SURG Research

The Solitary Islands Underwater Research Group (SURG) was formed in 1985. Members have played an important role in the recognition of the Solitary Islands as a vital feature of the underwater environment of the NSW north coast. Due to the confluence of the tropical East Australia Current, which flows southwards from the Great Barrier Reef in Qld, meeting the cooler, temperate, Tasman sea waters, the Solitary Islands is home to many tropical and subtropical plant and animal species not found further south.
SURG research projects have included habitat mapping of the immediate sea floor adjacent to the five main islands, coral bleaching and coral health studies, marine debris assessments, both offshore and in the estuaries, and marine animal identifications.
 

Major SURG Research Projects

    Community Action Blueprint to Enhance Estuarine Habitat Resilience 

    The three-year project, funded by The NSW Environmental Trust and the NSW Recreational Fishing Trust, is now complete with the Final Report accepted by both funding bodies and other stakeholders.

    The report reveals overwhelmingly that SURG and public participation has been a huge success, with total participation of 136 individuals. Included in this number were 62 SURG members and 74 members of the general public, while further breakdown of the figures indicate 48 students were among those that took part. In total, 5148 hours were spent on the various activities, which included among other things, Clean-up Australia day surveys, deployment of Baited Remote Underwater Videos (BRUVs), on ground remediation works, seagrass mapping and critter search and Interpretive Panel design and production.

    Unbaited video recording passing fish species in Corindi River, Red Rock

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    A total of 57 fish species were recorded during the surveys, including two threatened and protected marine species. Importantly, ghost fishing by abandoned crab pots was revealed as a major threat to these and other species when traps were discovered in our estuaries with live or deceased fish trapped inside.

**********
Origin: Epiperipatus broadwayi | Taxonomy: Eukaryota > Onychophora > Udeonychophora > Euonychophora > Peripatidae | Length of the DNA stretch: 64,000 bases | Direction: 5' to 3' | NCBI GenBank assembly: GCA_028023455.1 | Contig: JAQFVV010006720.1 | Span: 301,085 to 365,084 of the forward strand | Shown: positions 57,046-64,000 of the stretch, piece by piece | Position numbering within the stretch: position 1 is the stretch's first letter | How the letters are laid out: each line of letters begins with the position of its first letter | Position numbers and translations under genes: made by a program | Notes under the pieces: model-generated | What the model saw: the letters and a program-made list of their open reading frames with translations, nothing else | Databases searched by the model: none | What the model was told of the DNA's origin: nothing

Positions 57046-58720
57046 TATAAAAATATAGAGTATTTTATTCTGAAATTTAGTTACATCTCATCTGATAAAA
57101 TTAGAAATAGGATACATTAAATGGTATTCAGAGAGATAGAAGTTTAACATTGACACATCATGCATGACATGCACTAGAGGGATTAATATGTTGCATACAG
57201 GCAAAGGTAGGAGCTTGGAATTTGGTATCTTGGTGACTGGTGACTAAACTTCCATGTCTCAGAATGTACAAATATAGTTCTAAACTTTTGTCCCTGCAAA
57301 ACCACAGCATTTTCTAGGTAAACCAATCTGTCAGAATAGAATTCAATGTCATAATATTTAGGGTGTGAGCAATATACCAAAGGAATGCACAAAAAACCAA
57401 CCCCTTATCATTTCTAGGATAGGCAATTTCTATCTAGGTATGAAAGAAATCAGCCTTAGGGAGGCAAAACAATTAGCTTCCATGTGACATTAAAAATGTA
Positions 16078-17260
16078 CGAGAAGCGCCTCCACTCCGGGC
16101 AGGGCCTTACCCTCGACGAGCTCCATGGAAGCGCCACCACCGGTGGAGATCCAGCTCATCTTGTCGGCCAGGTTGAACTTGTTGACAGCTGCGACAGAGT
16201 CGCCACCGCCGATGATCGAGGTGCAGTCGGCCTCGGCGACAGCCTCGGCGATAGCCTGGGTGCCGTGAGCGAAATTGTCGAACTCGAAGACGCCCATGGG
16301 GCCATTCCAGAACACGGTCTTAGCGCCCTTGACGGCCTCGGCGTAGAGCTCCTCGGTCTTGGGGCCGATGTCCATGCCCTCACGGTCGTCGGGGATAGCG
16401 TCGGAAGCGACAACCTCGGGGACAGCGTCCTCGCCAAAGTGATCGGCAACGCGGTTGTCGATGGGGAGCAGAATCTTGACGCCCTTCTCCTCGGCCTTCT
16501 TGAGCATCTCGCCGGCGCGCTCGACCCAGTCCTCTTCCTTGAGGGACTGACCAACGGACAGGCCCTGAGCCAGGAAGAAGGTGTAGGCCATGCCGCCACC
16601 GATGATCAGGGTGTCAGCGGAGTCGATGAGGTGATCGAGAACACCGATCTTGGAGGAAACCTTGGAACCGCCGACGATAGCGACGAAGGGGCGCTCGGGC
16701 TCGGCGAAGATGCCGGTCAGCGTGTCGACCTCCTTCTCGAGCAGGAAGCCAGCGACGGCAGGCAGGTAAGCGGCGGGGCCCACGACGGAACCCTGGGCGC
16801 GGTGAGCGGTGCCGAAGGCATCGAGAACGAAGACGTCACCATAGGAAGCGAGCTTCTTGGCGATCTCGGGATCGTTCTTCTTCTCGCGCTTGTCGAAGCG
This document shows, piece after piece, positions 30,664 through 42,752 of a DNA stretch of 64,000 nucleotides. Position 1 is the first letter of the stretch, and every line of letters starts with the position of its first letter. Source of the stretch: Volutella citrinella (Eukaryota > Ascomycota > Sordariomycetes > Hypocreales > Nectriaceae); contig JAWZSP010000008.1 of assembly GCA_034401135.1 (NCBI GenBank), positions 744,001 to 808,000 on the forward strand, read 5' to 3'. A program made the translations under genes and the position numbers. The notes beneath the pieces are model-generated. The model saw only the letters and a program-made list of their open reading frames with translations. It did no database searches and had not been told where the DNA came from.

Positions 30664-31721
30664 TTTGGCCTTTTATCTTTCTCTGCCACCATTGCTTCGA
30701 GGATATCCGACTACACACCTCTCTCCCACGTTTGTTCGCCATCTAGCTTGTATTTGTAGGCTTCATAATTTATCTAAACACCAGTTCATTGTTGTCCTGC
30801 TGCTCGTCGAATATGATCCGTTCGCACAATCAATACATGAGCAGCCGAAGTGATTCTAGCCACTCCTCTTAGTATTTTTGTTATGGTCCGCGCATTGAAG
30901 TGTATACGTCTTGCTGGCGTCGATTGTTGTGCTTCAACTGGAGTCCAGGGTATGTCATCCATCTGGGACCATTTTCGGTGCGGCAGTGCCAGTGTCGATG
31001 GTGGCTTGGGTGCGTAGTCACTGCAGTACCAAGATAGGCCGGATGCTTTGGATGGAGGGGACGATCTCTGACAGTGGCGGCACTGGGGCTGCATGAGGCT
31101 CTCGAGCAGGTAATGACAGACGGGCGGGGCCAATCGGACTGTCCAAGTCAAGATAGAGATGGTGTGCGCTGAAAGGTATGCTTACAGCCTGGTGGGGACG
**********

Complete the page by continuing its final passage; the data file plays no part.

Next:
The on-ground remediation work at Corindi River, Red Rock, carried out in March and May 2018, continues to protect a viewing platform and associated river bank. This work carried out by 16 SURG members and 9 members of the Red Rock community involved installation of coir logs, drainage materials and planting of native seedlings and grasses along the eroded bank.

    To help inform the general public, a lot of effort has gone into the design and construction of Interpretive Panels and Fact sheets (above). There are four separate panel designs, each one detailing threats unique to each of the 4 estuaries at Corindi River, Moonee Creek, Coffs Creek and Boambee Creek. These panels are installed at locations adjacent to each estuary, so the general public, fishers and boating enthusiasts are able understand the issues involved at each location as well as see pictured some of the unique fauna they may encounter.

    The final report will be presented to the NSW Environmental Trust and the NSW Recreational Fishing Trust as funding bodies, along with the Coffs Harbour City Council, the Marine Parks Authority, the National Marine Science Centre, NSW Department of Primary Industries (Fisheries), NSW National Parks and Wildlife Service and Reflections Holiday Parks, all of which provided valuable support during the project.